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    Domestic violence resolution passed by local legislators

    The Global Gender Justice Clinic at Cornell University discusses the proposed resolution.
    Tompkins County legislators passed a resolution on March 4 declaring freedom from domestic violence as a human right. The resolution was written and proposed by Cornell University’s Global Gender Justice Clinic.

    According to county data, Tompkins County law enforcement agencies have reported an average of 147 domestic violence victims each year from 2010 to 2013. In 2013, 87 people died in New York from intimate partner homicide. From 2010-2013, Tompkins County had the 13th lowest amount of domestic violence reports per county in New York each year, according to the New York State Division of Criminal Justice Services. In 2009, Tompkins County had the 25th most amount of reports of any county in the state.

    However, the resolution passed by the council noted that Tompkins County has been “a leader in domestic violence response” over the past 25 years.

    “I think we’re really fortunate to be in a county where we have such strong human resources.,” Elizabeth Brundige, Executive Director of Cornell’s Global Gender Justice Clinic, said. “[We have] people at the community level, at the government level who are really committed to these issues.”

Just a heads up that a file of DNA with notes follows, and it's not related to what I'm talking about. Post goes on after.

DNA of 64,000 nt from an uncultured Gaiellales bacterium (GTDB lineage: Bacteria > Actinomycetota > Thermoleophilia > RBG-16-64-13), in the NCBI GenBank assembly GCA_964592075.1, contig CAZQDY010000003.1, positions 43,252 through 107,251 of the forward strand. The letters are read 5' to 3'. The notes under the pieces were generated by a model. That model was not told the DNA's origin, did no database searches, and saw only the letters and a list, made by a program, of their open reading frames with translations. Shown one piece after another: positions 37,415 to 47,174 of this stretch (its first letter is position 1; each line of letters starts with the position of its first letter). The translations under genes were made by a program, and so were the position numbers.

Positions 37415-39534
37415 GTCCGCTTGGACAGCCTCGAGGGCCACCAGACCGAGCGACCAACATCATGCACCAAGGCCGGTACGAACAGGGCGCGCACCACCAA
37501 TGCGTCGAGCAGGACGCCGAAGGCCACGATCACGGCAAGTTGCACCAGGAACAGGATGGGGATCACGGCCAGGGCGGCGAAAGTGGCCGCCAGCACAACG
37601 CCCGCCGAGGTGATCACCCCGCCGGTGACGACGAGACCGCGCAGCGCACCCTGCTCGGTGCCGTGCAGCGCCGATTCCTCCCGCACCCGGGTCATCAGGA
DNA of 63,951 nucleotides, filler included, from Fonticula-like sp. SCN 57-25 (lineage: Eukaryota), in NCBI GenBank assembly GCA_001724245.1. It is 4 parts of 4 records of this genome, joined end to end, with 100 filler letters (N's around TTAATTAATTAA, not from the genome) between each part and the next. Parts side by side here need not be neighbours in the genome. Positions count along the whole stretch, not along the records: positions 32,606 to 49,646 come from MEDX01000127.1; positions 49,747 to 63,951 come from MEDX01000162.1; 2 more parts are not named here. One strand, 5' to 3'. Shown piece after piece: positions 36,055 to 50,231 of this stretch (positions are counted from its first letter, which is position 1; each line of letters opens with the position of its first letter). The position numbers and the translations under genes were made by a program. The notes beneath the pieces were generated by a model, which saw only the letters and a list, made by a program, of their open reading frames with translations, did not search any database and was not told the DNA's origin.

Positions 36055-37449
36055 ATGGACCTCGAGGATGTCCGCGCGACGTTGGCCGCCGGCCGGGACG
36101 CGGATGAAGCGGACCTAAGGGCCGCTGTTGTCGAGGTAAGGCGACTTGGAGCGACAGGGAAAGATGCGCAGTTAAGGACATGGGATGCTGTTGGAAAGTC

The resolution, which was forwarded to Ithaca Chief of Police John R. Barber, New York State Governor Andrew Cuomo, other local governments and campus police agencies, advised Ithaca and its surrounding communities to undertake a study that looks at the causes of local domestic violence incidents and the barriers in the city’s service delivery to survivors of domestic violence.

    “There are people here that can and will help you,” Jamie Williamson, Public Information Officer for the Ithaca Police Department, said. “There are a countless number of agencies, both privately and publically funded, that’ll help you out, and that’s awesome.”

    In 2013, the Advocacy Center of Tompkins County, an organization based in Ithaca that aims to reduce the trauma that results from domestic violence served 212 new adult domestic violence clients, according to the resolution.

    It is important to note that these statistics involve only the reported cases of domestic violence, said Tiffany Greco, Education Director at the Advocacy Center.

    “It’s often very difficult for us to come to any kind of definitive conclusion because we know that domestic violence is one of the most underreported crimes,” Greco said. “So any numbers that cities of similar sizes are reporting will never cover the whole picture. We know that in Tompkins County it does not capture the whole picture.”

    While Brundige recognizes the success that Tompkins County has had in implementing strong resources in the community, she realizes that there is definitely room for improvement.

    “I think [the resolution being passed] is not to say the problem has been solved. The number of calls the Advocacy Center continues to get shows this is very much a problem in our own backyard.”

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